Nutrient-rich dairy proteins improve appendicular skeletal muscle mass and physical performance, and attenuate the loss of muscle strength in older men and women subjects: a single-blind randomized clinical trial

Clin Interv Aging. 2014 Sep 12;9:1517-25. doi: 10.2147/CIA.S67449. eCollection 2014.


Background: At present, it is unknown whether the use of nutrient-rich dairy proteins improves the markers of sarcopenia syndrome. Therefore, our proposal was to investigate whether adding 210 g of ricotta cheese daily would improve skeletal muscle mass, handgrip strength, and physical performance in non-sarcopenic older subjects.

Subjects and methods: This was a single-blind randomized clinical trial that included two homogeneous, randomized groups of men and women over 60 years of age. Participants in the intervention group were asked to consume their habitual diet but add 210 g of ricotta cheese (IG/HD + RCH), while the control group was instructed to consume only their habitual diet (CG/HD). Basal and 12-week follow-up measurements included appendicular skeletal muscle mass (ASMM) by dual-energy X-ray absorptiometry, handgrip strength by a handheld dynamometer, and physical performance using the short physical performance battery (SPPB) and the stair-climb power test (SCPT). The main outcomes were relative changes in ASMM, strength, SPPB, and SCPT.

Results: ASMM increased in the IG/HD + RCH (0.6±3.5 kg), but decreased in the CG/HD (-1.0±2.6). The relative change between groups was statistically significant (P=0.009). The relative change in strength in both groups was negative, but the loss of muscle strength was more pronounced in CG/HD, though in this regard statistical analysis found only a tendency (P=0.07). The relative change in the balance-test scores was positive for the IG/HD + RCH, while in the CG/HD it was negative, as those individuals had poorer balance. In this case, the relative change between groups did reach statistical significance.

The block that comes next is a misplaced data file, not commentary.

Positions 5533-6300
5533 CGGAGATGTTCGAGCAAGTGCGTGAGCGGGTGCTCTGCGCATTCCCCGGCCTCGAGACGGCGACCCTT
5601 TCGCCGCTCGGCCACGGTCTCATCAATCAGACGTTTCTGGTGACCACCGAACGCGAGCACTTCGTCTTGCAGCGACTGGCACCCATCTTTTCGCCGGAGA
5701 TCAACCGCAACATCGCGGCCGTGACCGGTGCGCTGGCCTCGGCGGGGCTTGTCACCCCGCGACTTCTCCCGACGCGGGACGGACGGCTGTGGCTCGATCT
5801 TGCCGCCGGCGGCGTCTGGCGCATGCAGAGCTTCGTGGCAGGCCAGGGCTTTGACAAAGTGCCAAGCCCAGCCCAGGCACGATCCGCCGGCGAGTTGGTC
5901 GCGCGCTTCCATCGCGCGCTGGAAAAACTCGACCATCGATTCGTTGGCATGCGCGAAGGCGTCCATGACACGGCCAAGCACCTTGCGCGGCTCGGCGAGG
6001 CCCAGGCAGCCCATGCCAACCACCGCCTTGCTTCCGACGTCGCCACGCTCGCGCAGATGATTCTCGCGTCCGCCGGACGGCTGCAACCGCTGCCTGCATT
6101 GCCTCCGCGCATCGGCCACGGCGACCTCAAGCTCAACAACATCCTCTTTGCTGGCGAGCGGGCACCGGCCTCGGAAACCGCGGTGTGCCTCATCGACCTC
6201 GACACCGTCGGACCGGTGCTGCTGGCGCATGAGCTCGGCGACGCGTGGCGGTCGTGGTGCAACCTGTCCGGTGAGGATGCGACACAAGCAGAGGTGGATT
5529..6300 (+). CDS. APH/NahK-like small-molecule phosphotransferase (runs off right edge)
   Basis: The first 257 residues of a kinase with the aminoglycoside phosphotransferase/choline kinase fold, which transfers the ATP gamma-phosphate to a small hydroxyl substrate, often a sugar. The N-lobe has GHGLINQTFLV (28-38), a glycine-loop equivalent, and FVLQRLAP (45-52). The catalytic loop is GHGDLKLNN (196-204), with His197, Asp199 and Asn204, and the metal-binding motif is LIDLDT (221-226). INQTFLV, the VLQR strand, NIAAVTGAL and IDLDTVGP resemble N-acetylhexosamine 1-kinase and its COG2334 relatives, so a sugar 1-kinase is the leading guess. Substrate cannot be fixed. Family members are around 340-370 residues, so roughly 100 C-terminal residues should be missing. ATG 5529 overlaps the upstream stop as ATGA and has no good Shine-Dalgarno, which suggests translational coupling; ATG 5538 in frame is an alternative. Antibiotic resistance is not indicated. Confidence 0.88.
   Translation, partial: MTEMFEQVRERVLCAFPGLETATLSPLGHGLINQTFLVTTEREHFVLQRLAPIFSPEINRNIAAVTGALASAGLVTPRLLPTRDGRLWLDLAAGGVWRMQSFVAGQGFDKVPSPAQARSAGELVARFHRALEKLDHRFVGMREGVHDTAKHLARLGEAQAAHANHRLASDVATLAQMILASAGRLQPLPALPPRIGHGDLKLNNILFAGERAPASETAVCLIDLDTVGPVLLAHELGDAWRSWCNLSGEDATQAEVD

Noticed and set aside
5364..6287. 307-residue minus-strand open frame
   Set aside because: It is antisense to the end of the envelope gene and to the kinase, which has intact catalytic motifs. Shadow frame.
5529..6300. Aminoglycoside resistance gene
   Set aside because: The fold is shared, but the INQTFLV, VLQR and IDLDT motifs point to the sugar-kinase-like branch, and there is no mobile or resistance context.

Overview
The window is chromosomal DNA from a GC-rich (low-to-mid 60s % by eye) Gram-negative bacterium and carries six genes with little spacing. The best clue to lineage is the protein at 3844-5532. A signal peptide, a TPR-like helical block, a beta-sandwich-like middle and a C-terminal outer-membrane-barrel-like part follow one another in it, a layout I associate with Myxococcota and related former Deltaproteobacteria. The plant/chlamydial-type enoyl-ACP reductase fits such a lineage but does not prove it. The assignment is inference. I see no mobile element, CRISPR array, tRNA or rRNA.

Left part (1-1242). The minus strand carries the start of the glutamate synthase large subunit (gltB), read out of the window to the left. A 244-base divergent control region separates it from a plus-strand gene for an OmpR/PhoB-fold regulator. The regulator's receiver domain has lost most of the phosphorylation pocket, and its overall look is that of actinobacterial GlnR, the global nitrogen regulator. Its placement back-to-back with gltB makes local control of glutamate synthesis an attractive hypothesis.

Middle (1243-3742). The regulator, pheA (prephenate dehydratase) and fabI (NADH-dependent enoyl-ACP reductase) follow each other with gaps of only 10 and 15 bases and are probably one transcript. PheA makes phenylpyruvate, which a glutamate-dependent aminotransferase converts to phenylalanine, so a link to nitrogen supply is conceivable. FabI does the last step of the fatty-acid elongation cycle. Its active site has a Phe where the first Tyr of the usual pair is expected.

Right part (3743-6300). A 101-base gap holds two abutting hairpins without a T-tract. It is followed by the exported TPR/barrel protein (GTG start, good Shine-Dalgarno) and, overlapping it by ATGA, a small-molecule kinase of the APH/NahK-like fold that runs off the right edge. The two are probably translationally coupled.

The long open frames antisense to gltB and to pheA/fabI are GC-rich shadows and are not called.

Conclusion: The addition of 210 g of ricotta cheese improves ASMM and balance-test scores, while attenuating the loss of muscle strength. These results suggest that adding ricotta cheese to the habitual diet is a promising dietetic strategy that may improve the markers of sarcopenia in subjects without a pronounced loss of ASMM or sarcopenia.

Keywords: elderly; markers of sarcopenia; nutrient-rich dairy proteins; nutritional intervention; ricotta cheese.

Publication types

  • Randomized Controlled Trial
  • Research Support, Non-U.S. Gov't

MeSH terms

  • Absorptiometry, Photon
  • Aged
  • Aging / physiology*
  • Cheese*
  • Dietary Proteins / administration & dosage*
  • Female
  • Gait / physiology*
  • Hand Strength / physiology*
  • Humans
  • Male
  • Mexico
  • Middle Aged
  • Milk Proteins / administration & dosage*
  • Muscle, Skeletal / physiopathology*
  • Sarcopenia / diet therapy*
  • Sarcopenia / physiopathology
  • Single-Blind Method


  • Dietary Proteins
  • Milk Proteins